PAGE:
Dear Still Water Friends,
When I was a teenager and young adult I understood “freedom” as the right to do what I wanted without external constraints. For me it meant not having my parents or other adults tell me what was allowed, and also not having the government tell me what was permitted.
Decades later I began to understand another kind of freedom, a freedom from reactivity and self-centeredness. Often our strongly felt desires arise from conditioning. We want what we want, we act as we act, because of how we were raised and how we have been treated by the larger world. In many areas of our life, our conditioned responses are not a problem and may even be beneficial. However, sometimes our “natural” responses may repeatedly cause suffering for ourselves and others. As we become aware of the conditioning, we can begin to make freer choices. Ajaan Thanissaro, a western-born Theravaden monk explains:
the Buddha advised exploring the possibility of freedom, …. You find [freedom] by looking at where it’s constantly showing itself: in the fact that your present intentions are not totally conditioned by the past. You catch your first glimmer of it as a range of possibilities from which you can choose and as your ability to act more skillfully—causing more pleasure and less pain—than you ordinarily might. Your sense of this freedom grows as you explore and exercise it, each time you choose the most skillful course of action heading in the direction of discernment, truthfulness, relinquishment, and peace. (From the essay “Freedom From Buddha Nature”)
It is in this sense of helping us to reduce our “natural” self-centered responses that Thich Nhat Hanh often presents the mindfulness trainings as a way of increasing our freedom:
The Mindfulness Trainings should be looked upon as the practice of mindfulness, and not as a set of rules. If you look at them as a set of rules, you are caught by what the Buddha described as the attachment to rituals and rules, and this is not a good thing in Buddhism. You should not be a victim of rules and rituals. So be careful when you study and practice the Five Mindfulness Trainings. Consider them to be an art of mindful living, and not something imposed on you to restrict your freedom. In fact the practice of the Five Mindfulness Trainings will help you to gain more freedom every day. (From a 1998 Plum Village Dharma talk)
This Thursday evening, after our meditation period, we will recite together the five mindfulness trainings and focus our discussion on the first training, Reverence for Life.
In its original form given by the Buddha to his lay disciples it read simply:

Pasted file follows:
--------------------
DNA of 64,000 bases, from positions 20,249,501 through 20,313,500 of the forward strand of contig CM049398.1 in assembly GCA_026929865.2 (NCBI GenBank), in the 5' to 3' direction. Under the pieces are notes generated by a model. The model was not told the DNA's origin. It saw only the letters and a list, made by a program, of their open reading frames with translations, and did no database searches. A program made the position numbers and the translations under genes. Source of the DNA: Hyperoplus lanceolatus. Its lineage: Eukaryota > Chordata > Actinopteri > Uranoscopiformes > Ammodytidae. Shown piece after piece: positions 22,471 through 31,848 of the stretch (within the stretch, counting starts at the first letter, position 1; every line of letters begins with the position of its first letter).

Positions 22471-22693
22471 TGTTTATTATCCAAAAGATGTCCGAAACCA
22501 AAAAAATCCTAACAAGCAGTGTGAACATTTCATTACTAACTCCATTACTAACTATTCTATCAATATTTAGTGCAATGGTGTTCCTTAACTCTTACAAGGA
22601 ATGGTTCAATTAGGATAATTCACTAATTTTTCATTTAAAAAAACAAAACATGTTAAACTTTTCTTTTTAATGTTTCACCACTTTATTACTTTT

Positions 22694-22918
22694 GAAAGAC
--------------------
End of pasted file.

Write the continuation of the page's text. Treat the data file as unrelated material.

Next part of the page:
I undertake the training to refrain from destroying living creatures (Panatipata veramani sikkhapadam samadiyami).
Thich Nhat Hanh expanded the original wording to bring awareness to the indirect ways our thoughts, words, and behaviors contribute to the destruction of life and the environment:
Aware of the suffering caused by the destruction of life, I am committed to cultivating the insight of interbeing and compassion and learning ways to protect the lives of people, animals, plants, and our Earth. I am determined not to kill, not to let others kill, and not to support any act of killing in the world, in my thinking, or in my way of life. Seeing that harmful actions arise from anger, fear, greed, and intolerance, which in turn come from dualistic and discriminative thinking, I will cultivate openness, non-discrimination and non-attachment to views, in order to transform violence, fanaticism and dogmatism in myself and in the world.
In discussion of the first mindfulness trainings Thich Nhat Hanh often emphasizes that the five mindfulness trainings are not commandments, laws, or hard rules, rather they are helping us identify clarify the values or energies we want to nourish in our lives:
When we get lost in the forest, if we want to go home, we may rely on the North Star as a sign to help us know what direction we should take. Suppose we want to go north: we look at the North Star in order to go north. But we do not have an intention to arrive at the North Star (laughter). We don’t have to arrive there, we need just to go north. The same thing is true with violence and non-violence. We don’t have to be perfect in the practice of the First Mindfulness Training; in fact, no one can be perfect in the practice of the First Mindfulness Training.
Lord Buddha had to eat vegetables just like us, so we know that his dish was not completely vegetarian. And every time he walked and moved, he may have crushed insects under his feet. As a human being you have to walk, you have to eat, you have to drink, and that is why you cannot be perfectly non-violent. But the important thing is that you try to be as non-violent as possible, and you cultivate compassion, so that each day you become more and more compassionate, each day you become more and more non-violent, and that is an art.
We will begin our Dharma sharing exploring our experiences with the first mindfulness training. Has it (or might it) increase our freedom? Our compassion? Our joy?
You are invited to join us.